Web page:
It is an important feature of the present invention that the catalytic desulfurization emciency of a chromia-alumina or of a chromiaalum'ina-beryllia catalyst can be greatly increased by pretreating the catalyst with a hydrocarbon sulfur compound before employing it in desulfurizing the regular hydrocarbon stocks. When employing such a pretreated catalyst, the residual sulfur content of the desulfurized hydrocarbon will usually be less than 50 per cent of the sulfur content of the same hydrocarbon which has been desulfurized with a non-pretreated catalyst. In pretreating the catalysts of this invention, a hydrocarbon sulfur compound is contacted at an elevated temperature with the catalyst to be pretreated for a period of time sufficient to increase the desulfurization activity of the catalyst to a maximum. The hydrocarbon sulfur compounds employed to pretreat the catalysts of this invention can be mercaptans, thiophenes, thiophanes, etc. It is usually desirable to dilute these sulfur compounds with other compounds such as hydrocarbons, e. g. naphtha, and/or nitrogen, hydrogen, carbon dioxide, etc. Thus, the pretreating agent can be synthetically prepared. However, it is prefer-red that a natural hydrocarbon stock containing hydrocarbon sulfur compounds be employed to pretreat the catalyst and that this stock be comprised of an ordinary sulfur containing hydrocarbon fraction such as a sour motor fuel, cracked distillate, etc., thereby avoiding the preparation of a special agent with which to pretreat the catalyst. It is still more preferable to employ in the pretreating step a hydrocarbon fraction which contains a higher sulfur content than the hydrocarbon fraction (containing 0.0005 to 12% sulfur) ordinarily desulfurized. Hydrocarbon fractions having a sulfur content between 0.0005 and 3 weight per cent, preferably between 0.05 and 0.5 weight per cent, are satisfactory.

In the pretreating step, the conditions employed will depend on the type of sulfur compound used, the type of material used as a diluent, the concentration of sulfur compounds, etc. Generally, the pretreatment conditions can be substantially within the same range as those described above for the ordinary desulfurization of hydrocarbons after the pretreating step except that the pretreating time is usually from 0.2 to 15, preferably from 0.5 to 5, hours depending on other conditions employed and the degree of increased catalytic efiiciency desired. Ordinarily, pretreatment with a high concentration of sulfur compounds requires a short pretreating period and, hence, it is often advantageous to employ a pretreating mixture of high sulfur content.

After the catalyst has been in use for an extended period of time, the activity decreases as a result of carbon deposition on the surface. The catalyst is then reactivated by treatment with an oxygen containing gas at an elevated temperature to burn off the carbonaceous deposit. The oxidative regeneration is preferably followed by activation with an organic sulfur compound as previously described.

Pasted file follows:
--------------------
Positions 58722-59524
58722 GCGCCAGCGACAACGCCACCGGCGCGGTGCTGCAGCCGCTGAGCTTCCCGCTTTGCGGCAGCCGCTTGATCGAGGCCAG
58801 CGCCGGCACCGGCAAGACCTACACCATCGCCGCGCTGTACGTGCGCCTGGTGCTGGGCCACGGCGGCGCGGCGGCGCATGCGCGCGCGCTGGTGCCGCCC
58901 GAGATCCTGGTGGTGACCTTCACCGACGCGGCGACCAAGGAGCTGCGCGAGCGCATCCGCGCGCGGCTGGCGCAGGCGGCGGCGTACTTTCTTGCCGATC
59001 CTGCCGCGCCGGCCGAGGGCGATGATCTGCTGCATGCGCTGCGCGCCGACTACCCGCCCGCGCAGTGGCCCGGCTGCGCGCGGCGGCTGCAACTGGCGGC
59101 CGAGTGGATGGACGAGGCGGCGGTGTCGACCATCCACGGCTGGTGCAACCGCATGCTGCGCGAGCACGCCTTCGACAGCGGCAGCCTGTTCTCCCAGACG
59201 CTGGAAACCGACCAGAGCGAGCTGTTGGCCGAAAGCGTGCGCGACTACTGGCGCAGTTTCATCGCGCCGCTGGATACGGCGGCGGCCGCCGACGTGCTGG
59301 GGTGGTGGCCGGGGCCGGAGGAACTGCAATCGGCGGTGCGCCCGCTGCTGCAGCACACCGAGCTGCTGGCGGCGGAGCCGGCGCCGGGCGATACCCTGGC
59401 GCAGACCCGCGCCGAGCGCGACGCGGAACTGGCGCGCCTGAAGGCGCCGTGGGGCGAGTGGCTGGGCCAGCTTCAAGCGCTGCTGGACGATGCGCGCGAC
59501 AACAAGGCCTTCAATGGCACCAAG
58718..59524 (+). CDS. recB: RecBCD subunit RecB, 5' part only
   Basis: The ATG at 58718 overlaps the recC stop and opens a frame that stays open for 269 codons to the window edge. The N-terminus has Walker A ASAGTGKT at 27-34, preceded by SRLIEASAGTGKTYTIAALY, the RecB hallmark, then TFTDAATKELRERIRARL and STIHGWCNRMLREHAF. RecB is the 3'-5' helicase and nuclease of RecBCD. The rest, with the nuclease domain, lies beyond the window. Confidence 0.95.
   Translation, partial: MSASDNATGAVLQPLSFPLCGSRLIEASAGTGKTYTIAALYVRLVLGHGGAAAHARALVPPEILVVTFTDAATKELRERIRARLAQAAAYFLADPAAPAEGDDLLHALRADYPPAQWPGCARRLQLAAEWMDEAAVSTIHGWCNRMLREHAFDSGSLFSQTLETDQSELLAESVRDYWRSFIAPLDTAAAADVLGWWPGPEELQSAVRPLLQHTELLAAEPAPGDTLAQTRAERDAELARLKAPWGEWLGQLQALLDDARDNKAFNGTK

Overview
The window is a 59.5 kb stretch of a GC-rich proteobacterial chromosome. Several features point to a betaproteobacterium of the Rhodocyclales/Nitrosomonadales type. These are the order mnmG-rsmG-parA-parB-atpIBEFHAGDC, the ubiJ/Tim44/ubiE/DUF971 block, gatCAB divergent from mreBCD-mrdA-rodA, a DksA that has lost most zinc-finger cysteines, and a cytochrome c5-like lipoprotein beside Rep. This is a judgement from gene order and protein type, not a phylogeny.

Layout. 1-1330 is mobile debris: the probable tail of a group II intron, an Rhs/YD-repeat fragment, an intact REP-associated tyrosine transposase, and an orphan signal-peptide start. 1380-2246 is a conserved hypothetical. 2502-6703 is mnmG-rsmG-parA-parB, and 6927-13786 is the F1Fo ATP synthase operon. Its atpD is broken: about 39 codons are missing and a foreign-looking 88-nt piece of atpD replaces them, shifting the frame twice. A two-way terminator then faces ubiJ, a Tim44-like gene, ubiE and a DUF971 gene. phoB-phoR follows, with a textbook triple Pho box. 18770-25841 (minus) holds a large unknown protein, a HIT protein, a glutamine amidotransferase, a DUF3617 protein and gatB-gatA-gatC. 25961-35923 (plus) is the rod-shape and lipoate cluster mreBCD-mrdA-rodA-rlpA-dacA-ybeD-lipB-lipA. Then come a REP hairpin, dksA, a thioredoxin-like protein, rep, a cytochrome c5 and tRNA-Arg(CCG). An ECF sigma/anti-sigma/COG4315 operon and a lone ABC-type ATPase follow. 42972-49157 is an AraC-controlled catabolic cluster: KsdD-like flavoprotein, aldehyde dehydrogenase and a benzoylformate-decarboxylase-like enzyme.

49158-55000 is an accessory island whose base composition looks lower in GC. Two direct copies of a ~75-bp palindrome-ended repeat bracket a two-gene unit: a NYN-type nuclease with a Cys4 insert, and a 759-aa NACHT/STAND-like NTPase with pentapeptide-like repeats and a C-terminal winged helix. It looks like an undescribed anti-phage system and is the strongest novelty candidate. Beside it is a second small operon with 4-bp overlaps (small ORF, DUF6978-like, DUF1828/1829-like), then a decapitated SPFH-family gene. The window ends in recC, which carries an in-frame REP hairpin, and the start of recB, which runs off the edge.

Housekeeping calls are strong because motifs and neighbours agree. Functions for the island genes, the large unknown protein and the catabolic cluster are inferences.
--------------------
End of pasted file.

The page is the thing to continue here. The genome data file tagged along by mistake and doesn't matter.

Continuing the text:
After contact with the desulfurization catalyst, the hydrocarbon feed is contacted with sodium hydroxide solution or with an alk-anolamine reagent to remove hydrogen sulfide.

Example Test number 1 2 3 Conditions of treatment:

Temperature, F 754 909 1,013 Pressure, atmospheres absolute 1 21 1 Space velocity of mixture, liquid volumes per volume of catalyst per hour 3 1 2. 7 3.0 Hydrogen diluent, mols of hydrogen per mol of hydrocarbon 0 2 2 {length of first period, hours 3. 7 4. 4 4. 2 Sulfur content of products from first period 0. 0048 0 0079 0. 0085 Length of second period, hours 6 4-. 4 4. 0 Sulfur content of products from second period 0. 0028 0 0016 0.0031 Total material deposited on the catalyst during both periods, weight per cent of the hydrocarbon-sulfur compound mixture passed over the catalyst 0. 09 0. 03 0. 2::

These data show that in all three experiments, at different operating conditions, the sulfur content of the liquid products was lower after the first period which served as a pretreating period for the catalyst.

It is to be understood that wherever the terms chromia, alumina and beryllia have been used herein, they are used to denote the oxides of chromium, aluminum and beryllium, respectively, as such oxides usually exist in a catalytic composition.

Variation and modification are possible within the scope of this disclosure and the appended claims to the invention the essence of which is that a hydrocarbon can be efhciently desulfurized in the presence of a chromia-alumina catalyst or, more preferably, a chromia-alumina catalyst containing minor amounts of beryllia and that the desuliurization efficiency of these catalysts can be substantially increased by pretreatment with a hydrocarbon sulfur compound.